What You Need To Know About Vehicle Recalls

In order to keep people safe while on the road, car manufacturers must let people know if their vehicles have a problem that could lead to a car accident or other safety hazard. This is generally done through the process of putting out a "recall." What this means is that if a car part is found to be defective in certain vehicles after the vehicles are sold, the owners are told to bring in their cars to a dealership or a certain garage for a free repair or part replacement. If you are wondering whether your vehicle has been affected by a recall, here's some information that you might want to know.

What Types Of Problems Might Cause A Recall?

Anything that might impact the safety of the car might prompt a recall, but problems that are only cosmetic in nature would not be included. For instance, faulty windshield wipers, a sticking accelerator or malfunctioning airbags would be a reason for a manufacturer to recall affected cars. Chipping paint or the tendency for the tailgate of a truck to rust, for example, would not be.

How Can You Tell If Your Car Has Been Recalled?

The National Highway Traffic and Safety Association has put up a website, called SaferCar.gov, that allows you to search for your vehicle by its vehicle identification number, or VIN. You can find your car's VIN by standing in front of the car on the driver's side of the windshield. Look in toward the dashboard, and you will see its unique series of letters and numbers. Type your car's VIN into the search bar and you'll see a list of any unchecked recalls that exist on your vehicle.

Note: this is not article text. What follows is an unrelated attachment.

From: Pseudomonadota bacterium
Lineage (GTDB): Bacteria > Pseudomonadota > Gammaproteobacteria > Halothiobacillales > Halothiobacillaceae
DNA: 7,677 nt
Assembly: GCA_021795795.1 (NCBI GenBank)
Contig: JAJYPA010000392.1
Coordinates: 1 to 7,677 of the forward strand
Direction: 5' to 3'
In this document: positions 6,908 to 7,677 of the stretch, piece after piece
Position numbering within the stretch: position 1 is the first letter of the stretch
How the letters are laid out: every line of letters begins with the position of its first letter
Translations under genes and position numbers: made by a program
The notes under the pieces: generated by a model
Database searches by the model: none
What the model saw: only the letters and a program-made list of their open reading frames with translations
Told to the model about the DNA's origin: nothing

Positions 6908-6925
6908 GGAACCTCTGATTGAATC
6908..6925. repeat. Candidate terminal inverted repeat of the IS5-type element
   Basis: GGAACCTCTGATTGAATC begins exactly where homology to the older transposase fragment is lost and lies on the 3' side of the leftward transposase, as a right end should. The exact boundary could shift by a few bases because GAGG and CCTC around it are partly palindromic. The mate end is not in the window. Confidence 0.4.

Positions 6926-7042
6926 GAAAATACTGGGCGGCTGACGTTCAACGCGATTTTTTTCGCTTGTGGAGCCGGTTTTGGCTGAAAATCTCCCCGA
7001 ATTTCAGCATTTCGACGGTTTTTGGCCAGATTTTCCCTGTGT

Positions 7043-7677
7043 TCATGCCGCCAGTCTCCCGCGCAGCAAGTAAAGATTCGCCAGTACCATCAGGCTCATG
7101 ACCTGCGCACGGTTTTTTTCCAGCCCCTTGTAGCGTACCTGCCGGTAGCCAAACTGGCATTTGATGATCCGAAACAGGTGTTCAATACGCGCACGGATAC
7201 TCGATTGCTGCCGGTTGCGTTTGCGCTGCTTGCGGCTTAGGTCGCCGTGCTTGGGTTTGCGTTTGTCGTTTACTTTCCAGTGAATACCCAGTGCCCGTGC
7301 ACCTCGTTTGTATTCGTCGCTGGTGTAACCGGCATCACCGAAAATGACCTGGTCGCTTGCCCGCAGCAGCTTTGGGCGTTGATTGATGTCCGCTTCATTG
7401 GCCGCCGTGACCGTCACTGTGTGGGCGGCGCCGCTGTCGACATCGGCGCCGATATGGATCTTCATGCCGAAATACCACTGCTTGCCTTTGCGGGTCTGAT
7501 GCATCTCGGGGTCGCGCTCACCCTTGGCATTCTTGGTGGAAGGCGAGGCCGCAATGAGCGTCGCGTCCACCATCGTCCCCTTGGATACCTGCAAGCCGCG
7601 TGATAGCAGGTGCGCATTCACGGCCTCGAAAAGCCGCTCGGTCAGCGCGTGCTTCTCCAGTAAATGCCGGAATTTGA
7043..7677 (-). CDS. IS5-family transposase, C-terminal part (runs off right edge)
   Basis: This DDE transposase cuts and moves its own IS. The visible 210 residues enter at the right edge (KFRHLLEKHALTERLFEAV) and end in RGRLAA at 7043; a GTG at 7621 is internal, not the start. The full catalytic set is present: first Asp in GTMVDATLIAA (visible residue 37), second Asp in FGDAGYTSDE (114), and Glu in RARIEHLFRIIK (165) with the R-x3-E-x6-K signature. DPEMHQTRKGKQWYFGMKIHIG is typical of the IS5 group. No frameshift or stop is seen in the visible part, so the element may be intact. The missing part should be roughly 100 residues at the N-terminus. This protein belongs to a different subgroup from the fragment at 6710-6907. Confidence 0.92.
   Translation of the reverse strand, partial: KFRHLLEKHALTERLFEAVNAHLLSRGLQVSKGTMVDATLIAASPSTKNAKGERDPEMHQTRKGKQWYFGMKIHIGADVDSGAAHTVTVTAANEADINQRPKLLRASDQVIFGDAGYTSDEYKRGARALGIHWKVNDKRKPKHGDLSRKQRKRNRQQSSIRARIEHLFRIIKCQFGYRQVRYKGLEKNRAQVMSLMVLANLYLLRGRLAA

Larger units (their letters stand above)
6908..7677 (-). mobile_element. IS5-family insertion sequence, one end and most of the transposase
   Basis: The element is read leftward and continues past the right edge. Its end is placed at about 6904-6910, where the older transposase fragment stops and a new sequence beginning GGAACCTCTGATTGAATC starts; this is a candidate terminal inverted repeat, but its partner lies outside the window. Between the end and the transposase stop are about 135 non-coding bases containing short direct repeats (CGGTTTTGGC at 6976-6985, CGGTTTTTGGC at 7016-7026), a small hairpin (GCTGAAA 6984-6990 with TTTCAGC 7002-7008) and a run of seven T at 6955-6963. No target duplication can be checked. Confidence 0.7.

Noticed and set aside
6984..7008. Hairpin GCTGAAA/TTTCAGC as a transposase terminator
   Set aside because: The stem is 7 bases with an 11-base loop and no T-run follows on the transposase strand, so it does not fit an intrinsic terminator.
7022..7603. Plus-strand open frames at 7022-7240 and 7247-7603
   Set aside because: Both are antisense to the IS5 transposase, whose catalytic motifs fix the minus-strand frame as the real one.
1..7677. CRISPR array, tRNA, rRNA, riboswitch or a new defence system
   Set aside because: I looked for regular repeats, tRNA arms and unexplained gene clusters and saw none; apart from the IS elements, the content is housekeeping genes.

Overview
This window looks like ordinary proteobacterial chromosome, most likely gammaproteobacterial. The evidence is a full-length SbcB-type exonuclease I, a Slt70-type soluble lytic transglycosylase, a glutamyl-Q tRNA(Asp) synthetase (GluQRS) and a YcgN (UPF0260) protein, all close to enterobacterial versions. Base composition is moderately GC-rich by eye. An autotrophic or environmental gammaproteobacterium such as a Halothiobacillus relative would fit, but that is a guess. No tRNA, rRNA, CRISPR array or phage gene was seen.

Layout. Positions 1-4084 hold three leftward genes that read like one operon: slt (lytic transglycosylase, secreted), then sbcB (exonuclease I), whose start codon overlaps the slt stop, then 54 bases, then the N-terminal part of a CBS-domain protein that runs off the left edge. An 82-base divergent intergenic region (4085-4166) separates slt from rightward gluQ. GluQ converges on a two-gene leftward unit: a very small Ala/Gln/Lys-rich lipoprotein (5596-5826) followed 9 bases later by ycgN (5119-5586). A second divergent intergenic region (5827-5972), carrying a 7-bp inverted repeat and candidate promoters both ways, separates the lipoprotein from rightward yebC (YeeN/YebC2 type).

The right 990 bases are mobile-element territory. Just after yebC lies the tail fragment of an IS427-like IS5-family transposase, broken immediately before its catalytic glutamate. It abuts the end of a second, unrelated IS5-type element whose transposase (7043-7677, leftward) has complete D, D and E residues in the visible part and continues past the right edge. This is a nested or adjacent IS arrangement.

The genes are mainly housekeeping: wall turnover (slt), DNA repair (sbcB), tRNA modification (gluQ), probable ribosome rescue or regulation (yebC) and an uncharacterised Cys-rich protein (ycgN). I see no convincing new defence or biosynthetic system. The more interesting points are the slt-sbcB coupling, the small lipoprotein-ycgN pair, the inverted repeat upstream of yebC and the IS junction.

What Can You Do If You Do Find Recalls on Your Vehicle?

Call your dealership right away. The service department will schedule you for a free repair or parts replacement. SaferCar.gov will give you instructions as to how to proceed in the meantime; depending on how serious the hazard is, you might need to stop driving your car. If the hazard only applies to one non-essential part, such as one particular door, you'll be advised to avoid using that part until it can be repaired.

What If You Are In A Car Accident Due To A Recall?

Unfortunately, sometimes recalls are not found until people get hurt. If you are in the difficult situation of being in a car accident that you suspect was caused by a malfunction, you might be entitled to compensation from the car manufacturer.

It's important to realize that in some cases, there is not a malfunction. For example, your air bags might not go off if your car is hit from the side or behind; in many cars, they are only designed to go off if the car is hit from the front, and only at a certain velocity.

Other times, however, true safety hazards do cause accidents. This can happen before a recall is announced or after; if you are not contacted, then you might not know to have your vehicle serviced. If you think that this is your situation, your best course of action would be to contact a lawyer who specializes in car accidents caused by manufacturing defects. Many personal injury and car accident attorneys will be able to give you the appropriate advice for your particular situation. You can go to websites for these lawyers to find out more.

Remember, it's important to check regularly for recalls. In some cases, these safety hazards affect thousands of cars; these tend to be well-publicized. In other instances, however, only a few cars might be affected. If you have moved since purchasing your car, the manufacturer might not have your new address. Be sure to let your dealership know if you move, and check the government's SaferCar website regularly so you can learn about dangerous recalls and have your car fixed promptly.